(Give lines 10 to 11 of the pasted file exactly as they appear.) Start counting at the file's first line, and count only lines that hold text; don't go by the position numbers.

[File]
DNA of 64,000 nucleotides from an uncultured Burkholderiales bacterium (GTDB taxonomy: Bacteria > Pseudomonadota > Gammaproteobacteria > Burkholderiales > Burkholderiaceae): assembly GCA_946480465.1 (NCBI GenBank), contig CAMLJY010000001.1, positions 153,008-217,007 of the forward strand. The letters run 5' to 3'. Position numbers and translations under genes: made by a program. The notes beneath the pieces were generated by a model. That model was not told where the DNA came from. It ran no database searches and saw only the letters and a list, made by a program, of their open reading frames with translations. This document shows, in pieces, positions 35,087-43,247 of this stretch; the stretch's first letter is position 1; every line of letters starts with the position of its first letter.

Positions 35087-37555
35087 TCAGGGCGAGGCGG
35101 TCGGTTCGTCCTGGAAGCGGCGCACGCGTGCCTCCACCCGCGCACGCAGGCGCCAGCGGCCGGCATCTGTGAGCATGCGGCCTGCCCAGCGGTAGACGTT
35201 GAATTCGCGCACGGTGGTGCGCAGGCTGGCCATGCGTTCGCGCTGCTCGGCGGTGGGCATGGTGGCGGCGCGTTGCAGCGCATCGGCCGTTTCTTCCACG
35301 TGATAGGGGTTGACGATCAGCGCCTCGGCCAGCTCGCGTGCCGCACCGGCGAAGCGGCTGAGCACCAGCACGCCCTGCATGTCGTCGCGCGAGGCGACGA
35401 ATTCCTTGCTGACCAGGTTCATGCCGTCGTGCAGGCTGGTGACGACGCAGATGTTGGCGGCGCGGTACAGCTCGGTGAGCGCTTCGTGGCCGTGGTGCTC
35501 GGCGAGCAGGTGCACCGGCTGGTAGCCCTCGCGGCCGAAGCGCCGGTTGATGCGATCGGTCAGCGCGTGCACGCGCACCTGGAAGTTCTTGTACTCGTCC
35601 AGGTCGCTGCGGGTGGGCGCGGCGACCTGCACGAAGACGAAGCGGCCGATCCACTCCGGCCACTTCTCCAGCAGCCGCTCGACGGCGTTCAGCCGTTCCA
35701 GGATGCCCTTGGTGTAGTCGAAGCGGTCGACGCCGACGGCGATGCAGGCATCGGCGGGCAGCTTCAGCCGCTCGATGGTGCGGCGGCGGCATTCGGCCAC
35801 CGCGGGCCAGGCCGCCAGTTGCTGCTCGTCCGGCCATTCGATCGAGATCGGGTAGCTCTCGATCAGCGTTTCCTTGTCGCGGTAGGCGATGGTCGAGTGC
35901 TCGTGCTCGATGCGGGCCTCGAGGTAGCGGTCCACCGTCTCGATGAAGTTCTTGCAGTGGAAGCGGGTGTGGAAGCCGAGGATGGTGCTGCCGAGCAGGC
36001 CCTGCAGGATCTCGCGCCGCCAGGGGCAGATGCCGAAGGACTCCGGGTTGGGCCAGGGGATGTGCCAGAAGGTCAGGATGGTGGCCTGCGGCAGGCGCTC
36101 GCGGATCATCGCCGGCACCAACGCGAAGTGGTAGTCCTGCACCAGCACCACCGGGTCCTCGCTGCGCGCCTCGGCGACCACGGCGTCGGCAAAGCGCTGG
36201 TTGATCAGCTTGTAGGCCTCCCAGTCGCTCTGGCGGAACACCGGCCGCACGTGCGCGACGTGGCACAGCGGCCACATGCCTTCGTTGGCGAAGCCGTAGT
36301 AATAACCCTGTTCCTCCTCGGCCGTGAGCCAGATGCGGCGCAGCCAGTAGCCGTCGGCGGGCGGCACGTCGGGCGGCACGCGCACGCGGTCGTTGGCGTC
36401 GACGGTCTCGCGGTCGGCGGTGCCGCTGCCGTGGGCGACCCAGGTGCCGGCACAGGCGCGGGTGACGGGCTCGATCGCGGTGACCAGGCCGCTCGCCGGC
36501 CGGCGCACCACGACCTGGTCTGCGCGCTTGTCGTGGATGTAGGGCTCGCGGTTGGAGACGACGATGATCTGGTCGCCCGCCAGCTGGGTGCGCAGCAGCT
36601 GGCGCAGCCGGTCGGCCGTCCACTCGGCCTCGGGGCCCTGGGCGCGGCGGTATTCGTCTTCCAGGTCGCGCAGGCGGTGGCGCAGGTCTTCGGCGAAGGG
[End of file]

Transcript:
35701 GGATGCCCTTGGTGTAGTCGAAGCGGTCGACGCCGACGGCGATGCAGGCATCGGCGGGCAGCTTCAGCCGCTCGATGGTGCGGCGGCGGCATTCGGCCAC
35801 CGCGGGCCAGGCCGCCAGTTGCTGCTCGTCCGGCCATTCGATCGAGATCGGGTAGCTCTCGATCAGCGTTTCCTTGTCGCGGTAGGCGATGGTCGAGTGC